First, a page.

Preparing to Donate My Dog’s Body to Cancer Research

If you read my previous post, “Can I Donate My Dog’s Body to Cancer Research? Part I,” you know it’s my goal to try and do this with Toby.  You also might know, it has been a lot harder than I thought it would be  in terms of finding a place as well as the process. 

However, I am happy to report we now have a plan in place! 

As I previously mentioned, through the Canines-n-Kids Foundation, we were connected with a doctor who specializes in lymphoma research at Cornell. She has been amazingly helpful throughout this process. 

So, here is where we are at. 

Next week, they are going to call me, and go through all the consent paper work and then send me the kit for the tissue sample, which Toby’s oncologist has graciously agreed to do when the time comes. 

I’ve gotten a lot of questions about how this all works. In the following few paragaphs, I will explain, the way I understand how it’s going to happen, when it happens – which I hope isn’t for a long time. It’s a sensitive subject so, feel free to stop read. 

For those who are looking for information or are just curious, keep reading after the photo.

When the time comes, they will first collect a blood sample during or before the euthanasia. Once Toby has passed on, they will remove the tissue and whatever other sample is needed. Then, Toby’s body will be creamated as it normally would be, and his ashes will be returned to me.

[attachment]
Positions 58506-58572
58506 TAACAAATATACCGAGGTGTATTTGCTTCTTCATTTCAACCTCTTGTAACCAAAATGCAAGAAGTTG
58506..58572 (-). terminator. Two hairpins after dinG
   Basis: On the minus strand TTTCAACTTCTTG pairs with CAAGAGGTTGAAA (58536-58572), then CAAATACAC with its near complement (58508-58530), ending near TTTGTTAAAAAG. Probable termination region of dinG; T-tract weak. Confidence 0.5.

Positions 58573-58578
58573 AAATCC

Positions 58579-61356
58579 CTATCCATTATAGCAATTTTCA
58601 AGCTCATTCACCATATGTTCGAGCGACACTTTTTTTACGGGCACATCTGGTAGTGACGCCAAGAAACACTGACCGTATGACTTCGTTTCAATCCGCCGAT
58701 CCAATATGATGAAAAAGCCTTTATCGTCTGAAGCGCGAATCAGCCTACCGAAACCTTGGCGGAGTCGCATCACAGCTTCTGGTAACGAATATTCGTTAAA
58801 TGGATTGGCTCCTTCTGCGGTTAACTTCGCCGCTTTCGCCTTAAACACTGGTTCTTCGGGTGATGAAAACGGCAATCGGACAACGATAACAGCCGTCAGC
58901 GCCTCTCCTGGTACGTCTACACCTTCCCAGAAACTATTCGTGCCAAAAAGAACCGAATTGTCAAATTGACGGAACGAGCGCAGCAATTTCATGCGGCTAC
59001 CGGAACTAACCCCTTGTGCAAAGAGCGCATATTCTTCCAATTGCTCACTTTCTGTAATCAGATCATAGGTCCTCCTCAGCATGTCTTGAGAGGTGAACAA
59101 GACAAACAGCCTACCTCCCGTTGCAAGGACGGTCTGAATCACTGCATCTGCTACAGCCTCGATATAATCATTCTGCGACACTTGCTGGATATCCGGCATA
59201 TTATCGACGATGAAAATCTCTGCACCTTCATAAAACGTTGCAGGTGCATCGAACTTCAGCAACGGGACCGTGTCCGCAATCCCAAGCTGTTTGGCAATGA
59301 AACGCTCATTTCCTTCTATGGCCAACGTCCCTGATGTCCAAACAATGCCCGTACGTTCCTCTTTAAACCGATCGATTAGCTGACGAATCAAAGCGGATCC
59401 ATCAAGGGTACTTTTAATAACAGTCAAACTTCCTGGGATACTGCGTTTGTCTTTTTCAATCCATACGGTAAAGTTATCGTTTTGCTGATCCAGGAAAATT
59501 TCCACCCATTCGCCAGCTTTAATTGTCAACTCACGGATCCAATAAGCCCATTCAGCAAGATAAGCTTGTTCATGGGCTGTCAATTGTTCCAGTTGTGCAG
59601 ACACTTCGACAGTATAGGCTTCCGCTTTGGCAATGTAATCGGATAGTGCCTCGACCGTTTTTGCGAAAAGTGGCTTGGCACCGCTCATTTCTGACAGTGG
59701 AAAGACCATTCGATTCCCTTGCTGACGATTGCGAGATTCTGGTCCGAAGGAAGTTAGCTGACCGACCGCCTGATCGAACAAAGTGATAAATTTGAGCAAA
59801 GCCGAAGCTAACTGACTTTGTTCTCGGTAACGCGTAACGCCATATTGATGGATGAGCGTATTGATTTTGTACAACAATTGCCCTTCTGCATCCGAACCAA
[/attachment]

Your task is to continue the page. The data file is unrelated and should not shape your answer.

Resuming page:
The oncologist will also prepare a final report on Toby’s health/condition and it, along with the sample will be sent off to Cornell. 

I was happy to learn that I will still get Toby back, and he will hopefully be able to help lymphoma research. I was prepared to not have Toby’s remains, but am glad this is still an option. However, of it weren’t, it would not have changed my mind about wanting to do this. 

The preparation for this has been daunting. It’s very odd to be planning the end of someone’s life. I can’t imagine what people go through when they get a terminal diagnosis and have to do this. Although, I have to say, it’s been oddly unemotional for me. 

Don’t get me wrong, I feel sick-to-my stomach everytime I think about it, but I’m not a crying mess. Maybe it’s because this is so important to me, but I can easily think of all the things that need to be done, problems that may come up and methodically go through each step. I had no problems going through all the information last week with Toby’s oncologist, and I completely understand everything from the doctor at Cornell. 

Yes, it’s all very emotional, and very weird, but it’s also something that is very important to me. And, something that makes this shitty situation a little better. 

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